Reams of pages filled up with messages of support as a book of condolence was opened at Belfast City Hall for the victims of the recent spate of air crashes.
SDLP Lord Mayor Nichola Mallon launched it on Monday morning, and when The News Letter visited just a couple of hours later there were over 60 signatures, with more being added every few minutes.
A range of well-wishers left tributes to the dead and messages of support for the families, ranging from councillors to members of the public.
One of those making his mark was retired docker Michael Montgomery, 75, from south Belfast.
“I’ve a son who flies all over the world, and I would worry about him more,” he said.
He said such a disaster could befall anyone, and encouraged others to join him in leaving a message of support.
He had been on his way to see the doctor when he called into the hall, and said: “Everybody should do it, to show the world we’re thinking of them – because the world thought of us many a time.”
Retired power station worker and caretaker Robert McCauley also came along.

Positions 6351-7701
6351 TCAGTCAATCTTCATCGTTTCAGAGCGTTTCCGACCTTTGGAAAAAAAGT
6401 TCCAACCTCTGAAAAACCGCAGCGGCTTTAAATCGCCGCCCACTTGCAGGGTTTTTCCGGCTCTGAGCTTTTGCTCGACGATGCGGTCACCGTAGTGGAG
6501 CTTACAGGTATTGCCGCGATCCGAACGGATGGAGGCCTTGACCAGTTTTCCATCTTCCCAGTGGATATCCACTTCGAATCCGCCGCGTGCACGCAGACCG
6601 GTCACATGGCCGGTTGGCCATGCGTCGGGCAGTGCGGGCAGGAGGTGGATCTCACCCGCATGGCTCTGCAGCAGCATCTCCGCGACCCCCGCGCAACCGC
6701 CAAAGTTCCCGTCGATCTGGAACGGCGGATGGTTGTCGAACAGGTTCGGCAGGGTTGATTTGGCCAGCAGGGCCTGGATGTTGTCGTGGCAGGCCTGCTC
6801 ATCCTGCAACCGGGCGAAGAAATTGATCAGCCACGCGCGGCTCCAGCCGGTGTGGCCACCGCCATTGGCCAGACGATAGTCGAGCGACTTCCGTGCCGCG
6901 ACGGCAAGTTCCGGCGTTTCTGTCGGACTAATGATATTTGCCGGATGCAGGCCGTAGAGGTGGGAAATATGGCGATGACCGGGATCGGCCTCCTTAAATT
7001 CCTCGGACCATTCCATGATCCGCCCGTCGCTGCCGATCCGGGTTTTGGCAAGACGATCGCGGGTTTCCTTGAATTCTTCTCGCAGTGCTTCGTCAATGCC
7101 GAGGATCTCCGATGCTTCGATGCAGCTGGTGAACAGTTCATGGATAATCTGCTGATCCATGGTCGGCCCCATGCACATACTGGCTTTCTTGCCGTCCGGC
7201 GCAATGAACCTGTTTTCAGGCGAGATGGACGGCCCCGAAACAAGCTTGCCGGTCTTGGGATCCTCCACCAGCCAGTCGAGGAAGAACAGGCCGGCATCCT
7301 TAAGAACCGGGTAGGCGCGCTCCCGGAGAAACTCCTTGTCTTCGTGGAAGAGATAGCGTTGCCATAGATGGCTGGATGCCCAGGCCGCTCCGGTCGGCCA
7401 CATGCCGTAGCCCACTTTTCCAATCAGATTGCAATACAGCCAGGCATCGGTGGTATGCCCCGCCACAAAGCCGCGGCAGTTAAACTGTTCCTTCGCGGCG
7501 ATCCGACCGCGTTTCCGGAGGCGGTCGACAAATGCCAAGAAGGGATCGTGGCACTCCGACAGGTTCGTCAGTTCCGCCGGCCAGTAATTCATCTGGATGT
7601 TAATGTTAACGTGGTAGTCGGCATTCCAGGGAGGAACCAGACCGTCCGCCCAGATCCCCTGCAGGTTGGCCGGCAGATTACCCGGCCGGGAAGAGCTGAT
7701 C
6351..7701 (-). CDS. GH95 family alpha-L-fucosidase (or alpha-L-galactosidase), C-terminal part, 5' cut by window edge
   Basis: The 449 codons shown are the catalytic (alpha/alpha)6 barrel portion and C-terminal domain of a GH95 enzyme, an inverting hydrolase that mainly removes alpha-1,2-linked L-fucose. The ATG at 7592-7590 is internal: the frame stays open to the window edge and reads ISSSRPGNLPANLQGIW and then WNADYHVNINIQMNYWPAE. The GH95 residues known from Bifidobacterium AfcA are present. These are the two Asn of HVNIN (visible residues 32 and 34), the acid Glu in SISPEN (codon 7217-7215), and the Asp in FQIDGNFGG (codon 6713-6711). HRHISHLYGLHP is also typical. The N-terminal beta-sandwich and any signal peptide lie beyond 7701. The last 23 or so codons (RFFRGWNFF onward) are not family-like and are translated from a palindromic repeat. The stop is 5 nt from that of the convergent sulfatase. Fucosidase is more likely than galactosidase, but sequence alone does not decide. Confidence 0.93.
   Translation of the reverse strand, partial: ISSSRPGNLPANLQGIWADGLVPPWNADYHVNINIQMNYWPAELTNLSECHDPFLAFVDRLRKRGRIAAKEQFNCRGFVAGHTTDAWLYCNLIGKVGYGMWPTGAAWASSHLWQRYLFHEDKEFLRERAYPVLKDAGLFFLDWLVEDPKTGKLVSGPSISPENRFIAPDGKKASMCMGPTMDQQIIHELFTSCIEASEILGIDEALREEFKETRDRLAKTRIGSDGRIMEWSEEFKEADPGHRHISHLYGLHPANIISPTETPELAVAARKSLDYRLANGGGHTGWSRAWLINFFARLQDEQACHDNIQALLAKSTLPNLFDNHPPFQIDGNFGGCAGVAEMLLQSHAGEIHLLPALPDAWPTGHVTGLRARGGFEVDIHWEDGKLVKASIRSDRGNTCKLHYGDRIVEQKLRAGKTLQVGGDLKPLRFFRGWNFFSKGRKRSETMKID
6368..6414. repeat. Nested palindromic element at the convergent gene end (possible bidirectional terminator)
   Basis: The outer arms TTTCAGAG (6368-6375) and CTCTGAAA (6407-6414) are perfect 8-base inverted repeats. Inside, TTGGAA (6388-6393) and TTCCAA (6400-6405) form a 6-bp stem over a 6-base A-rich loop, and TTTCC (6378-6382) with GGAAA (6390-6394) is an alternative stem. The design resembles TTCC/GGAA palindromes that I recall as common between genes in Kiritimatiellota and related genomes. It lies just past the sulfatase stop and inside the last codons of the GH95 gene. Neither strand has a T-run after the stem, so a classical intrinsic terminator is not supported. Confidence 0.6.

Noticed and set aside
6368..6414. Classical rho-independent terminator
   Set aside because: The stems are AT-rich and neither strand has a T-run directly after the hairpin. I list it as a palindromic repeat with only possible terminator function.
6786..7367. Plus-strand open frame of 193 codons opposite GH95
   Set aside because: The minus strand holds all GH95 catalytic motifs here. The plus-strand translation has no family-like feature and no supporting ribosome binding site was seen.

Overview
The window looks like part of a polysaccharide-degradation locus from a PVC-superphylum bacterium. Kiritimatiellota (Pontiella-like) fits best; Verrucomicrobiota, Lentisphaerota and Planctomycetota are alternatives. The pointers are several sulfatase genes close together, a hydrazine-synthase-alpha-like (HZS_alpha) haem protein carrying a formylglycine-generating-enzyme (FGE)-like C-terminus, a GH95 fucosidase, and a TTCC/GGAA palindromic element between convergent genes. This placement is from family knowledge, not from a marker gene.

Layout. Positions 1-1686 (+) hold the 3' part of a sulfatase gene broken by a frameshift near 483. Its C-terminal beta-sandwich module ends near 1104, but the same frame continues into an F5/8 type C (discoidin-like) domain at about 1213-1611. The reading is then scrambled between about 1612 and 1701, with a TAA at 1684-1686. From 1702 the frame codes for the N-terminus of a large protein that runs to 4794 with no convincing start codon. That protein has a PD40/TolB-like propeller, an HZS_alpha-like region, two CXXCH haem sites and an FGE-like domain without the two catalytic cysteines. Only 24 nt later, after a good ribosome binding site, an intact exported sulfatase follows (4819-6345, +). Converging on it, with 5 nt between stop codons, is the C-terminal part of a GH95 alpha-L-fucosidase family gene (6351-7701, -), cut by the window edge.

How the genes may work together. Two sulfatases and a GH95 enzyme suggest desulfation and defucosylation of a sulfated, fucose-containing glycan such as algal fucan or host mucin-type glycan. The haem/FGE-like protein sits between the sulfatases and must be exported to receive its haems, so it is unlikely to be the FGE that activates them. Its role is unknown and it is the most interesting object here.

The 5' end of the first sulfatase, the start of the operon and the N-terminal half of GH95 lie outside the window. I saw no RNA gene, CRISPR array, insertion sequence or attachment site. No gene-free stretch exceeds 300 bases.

The 71-year-old Larne man was shopping with wife Elizabeth when they both decided to put their names to the book.
“It’s just this sad thing that shouldn’t have happened,” he said of the MH17 flight, which is widely accepted to have been downed by a missile from pro-Russian rebels in the east of Ukraine.
Julie-Anne Corr, newly elected PUP councillor for Oldpark in north Belfast, said: “It’s an opportunity to come down and put your thoughts and your words into a book that’ll be down in history.”
Belfast City Council said the book will remain as long as there is public demand for it.
After it closes it will be presented to the honorary consul of the Netherlands, in recognition of the large number of Dutch deaths on flight MH17.